50 years ago, a new theory of Earth’s core began solidifying

Excerpt from the July 1, 1972 issue of Science News

an illustratiion of a molten Earth's core

In the early 1970s, scientists proposed that Earth’s solid iron core formed as the planet came together, or accreted, rather than after.

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How the Earth got its coreScience News, July 1, 1972

the cover of the July 2, 1972 issue of Science News

In the beginning, scientists believe there was an interstellar gas cloud of all the elements comprising the Earth. A billion or so years later, the Earth was a globe of concentric spheres with a solid iron inner core, a liquid iron outer core and a liquid silicate mantle…. The current theory is that the primeval cloud’s materials accreted … and that sometime after accretion, the iron, melted by radioactive heating, sank toward the center of the globe…. Now another concept is gaining ground: that the Earth may have accreted … with core formation and accretion occurring simultaneously.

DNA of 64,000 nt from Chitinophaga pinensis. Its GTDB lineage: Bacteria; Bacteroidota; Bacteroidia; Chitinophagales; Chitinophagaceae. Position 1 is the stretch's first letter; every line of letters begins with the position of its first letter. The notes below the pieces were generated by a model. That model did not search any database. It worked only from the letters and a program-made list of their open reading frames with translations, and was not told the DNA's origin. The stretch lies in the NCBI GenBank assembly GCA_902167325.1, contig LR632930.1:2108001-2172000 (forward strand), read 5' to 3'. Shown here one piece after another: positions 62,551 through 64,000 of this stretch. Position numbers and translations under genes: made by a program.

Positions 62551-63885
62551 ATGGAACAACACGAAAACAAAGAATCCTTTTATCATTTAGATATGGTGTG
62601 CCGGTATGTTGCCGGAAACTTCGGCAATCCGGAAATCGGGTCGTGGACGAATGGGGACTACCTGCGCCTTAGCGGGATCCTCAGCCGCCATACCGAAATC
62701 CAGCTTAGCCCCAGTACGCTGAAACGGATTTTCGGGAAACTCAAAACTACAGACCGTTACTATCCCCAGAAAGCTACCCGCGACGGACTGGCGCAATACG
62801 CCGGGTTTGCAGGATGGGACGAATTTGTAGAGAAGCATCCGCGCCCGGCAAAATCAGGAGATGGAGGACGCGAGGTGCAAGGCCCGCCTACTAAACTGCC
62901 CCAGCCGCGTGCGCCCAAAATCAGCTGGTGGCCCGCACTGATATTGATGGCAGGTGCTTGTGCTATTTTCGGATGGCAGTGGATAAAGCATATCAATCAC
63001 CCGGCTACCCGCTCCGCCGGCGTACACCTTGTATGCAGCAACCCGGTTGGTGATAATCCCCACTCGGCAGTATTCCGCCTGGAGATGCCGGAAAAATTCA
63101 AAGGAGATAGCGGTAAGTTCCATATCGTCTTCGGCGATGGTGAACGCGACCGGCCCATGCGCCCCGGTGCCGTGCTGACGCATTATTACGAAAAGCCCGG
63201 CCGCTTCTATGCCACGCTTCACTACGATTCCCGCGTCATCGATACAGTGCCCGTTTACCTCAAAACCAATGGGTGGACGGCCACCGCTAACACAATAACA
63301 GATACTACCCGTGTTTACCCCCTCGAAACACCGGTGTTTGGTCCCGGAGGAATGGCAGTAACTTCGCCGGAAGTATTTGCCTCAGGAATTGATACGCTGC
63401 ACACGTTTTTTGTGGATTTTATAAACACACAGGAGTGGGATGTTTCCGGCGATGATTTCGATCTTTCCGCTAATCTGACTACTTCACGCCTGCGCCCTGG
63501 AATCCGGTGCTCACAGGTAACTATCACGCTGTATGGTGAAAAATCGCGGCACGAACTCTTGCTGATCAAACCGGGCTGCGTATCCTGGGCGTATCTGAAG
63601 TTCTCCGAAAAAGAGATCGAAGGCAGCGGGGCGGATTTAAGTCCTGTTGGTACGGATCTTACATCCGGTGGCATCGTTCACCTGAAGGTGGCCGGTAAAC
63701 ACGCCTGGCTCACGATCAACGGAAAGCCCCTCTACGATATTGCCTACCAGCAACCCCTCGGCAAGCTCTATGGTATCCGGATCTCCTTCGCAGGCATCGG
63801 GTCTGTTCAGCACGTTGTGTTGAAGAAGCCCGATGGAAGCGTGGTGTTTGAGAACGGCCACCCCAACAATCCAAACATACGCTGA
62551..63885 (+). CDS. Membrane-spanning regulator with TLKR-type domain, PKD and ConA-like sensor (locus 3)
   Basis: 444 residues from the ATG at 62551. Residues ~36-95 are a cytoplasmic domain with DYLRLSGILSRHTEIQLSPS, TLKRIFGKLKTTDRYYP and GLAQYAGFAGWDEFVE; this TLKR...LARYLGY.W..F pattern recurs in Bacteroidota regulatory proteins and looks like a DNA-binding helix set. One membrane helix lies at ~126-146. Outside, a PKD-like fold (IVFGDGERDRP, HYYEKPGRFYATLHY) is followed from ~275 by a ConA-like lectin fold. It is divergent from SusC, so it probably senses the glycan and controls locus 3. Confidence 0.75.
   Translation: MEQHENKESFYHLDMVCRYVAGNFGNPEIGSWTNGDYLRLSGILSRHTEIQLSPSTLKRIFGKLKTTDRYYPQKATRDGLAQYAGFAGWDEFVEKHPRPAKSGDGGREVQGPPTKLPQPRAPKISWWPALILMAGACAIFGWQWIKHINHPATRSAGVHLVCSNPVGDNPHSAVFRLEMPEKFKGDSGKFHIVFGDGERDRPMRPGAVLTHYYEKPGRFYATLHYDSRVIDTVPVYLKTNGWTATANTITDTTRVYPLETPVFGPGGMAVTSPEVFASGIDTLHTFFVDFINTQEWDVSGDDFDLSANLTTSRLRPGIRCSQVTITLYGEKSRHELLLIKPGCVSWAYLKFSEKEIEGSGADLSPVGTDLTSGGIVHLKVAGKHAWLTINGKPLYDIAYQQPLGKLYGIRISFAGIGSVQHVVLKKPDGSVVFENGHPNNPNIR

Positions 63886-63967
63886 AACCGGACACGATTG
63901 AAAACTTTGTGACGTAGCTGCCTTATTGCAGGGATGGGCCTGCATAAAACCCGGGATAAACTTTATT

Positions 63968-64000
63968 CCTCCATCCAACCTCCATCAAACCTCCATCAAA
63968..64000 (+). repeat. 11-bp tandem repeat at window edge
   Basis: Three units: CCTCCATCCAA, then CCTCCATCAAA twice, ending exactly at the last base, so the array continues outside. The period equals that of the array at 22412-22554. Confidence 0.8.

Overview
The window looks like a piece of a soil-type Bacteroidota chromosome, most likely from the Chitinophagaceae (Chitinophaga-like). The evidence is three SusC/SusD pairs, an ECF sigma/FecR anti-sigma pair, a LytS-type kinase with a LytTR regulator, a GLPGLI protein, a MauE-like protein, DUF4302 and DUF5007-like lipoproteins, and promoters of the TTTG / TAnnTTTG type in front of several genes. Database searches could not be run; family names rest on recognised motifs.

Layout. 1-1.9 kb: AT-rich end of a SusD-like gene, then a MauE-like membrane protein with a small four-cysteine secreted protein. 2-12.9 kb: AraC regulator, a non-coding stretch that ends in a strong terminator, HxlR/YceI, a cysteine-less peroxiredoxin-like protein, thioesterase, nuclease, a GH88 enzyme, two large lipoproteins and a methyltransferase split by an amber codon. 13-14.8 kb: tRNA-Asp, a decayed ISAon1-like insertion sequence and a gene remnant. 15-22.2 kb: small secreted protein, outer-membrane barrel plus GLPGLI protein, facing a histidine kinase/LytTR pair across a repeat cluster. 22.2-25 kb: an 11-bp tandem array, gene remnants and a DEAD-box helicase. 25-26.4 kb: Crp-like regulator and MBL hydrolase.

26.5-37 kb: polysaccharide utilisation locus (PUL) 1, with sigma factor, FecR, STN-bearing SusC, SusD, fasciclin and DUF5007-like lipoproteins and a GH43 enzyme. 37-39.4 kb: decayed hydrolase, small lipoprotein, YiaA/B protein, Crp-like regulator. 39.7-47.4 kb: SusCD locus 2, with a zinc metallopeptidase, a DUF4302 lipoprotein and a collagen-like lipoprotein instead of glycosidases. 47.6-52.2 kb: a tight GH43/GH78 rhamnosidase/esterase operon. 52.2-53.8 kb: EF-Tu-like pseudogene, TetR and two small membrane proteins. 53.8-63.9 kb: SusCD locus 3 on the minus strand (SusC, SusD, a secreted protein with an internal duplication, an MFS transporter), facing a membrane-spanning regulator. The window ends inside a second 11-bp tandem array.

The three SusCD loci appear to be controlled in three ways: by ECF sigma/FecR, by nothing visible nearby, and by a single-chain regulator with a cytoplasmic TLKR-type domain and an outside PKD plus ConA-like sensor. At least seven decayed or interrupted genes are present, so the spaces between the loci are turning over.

Most scientists now agree that the core formed as materials that make up Earth collided and glommed together and that the process was driven by heat from the smashups. The planet’s heart is primarily made of iron, nickel and some oxygen, but what other elements may dwell there and in what forms remains an open question. Recently, scientists proposed the inner core could be superionic, with liquid hydrogen flowing through an iron and silicon lattice (SN: 3/12/22, p. 12).

Nikk Ogasa is a staff writer who focuses on the physical sciences for Science News. He has a master's degree in geology from McGill University, and a master's degree in science communication from the University of California, Santa Cruz.

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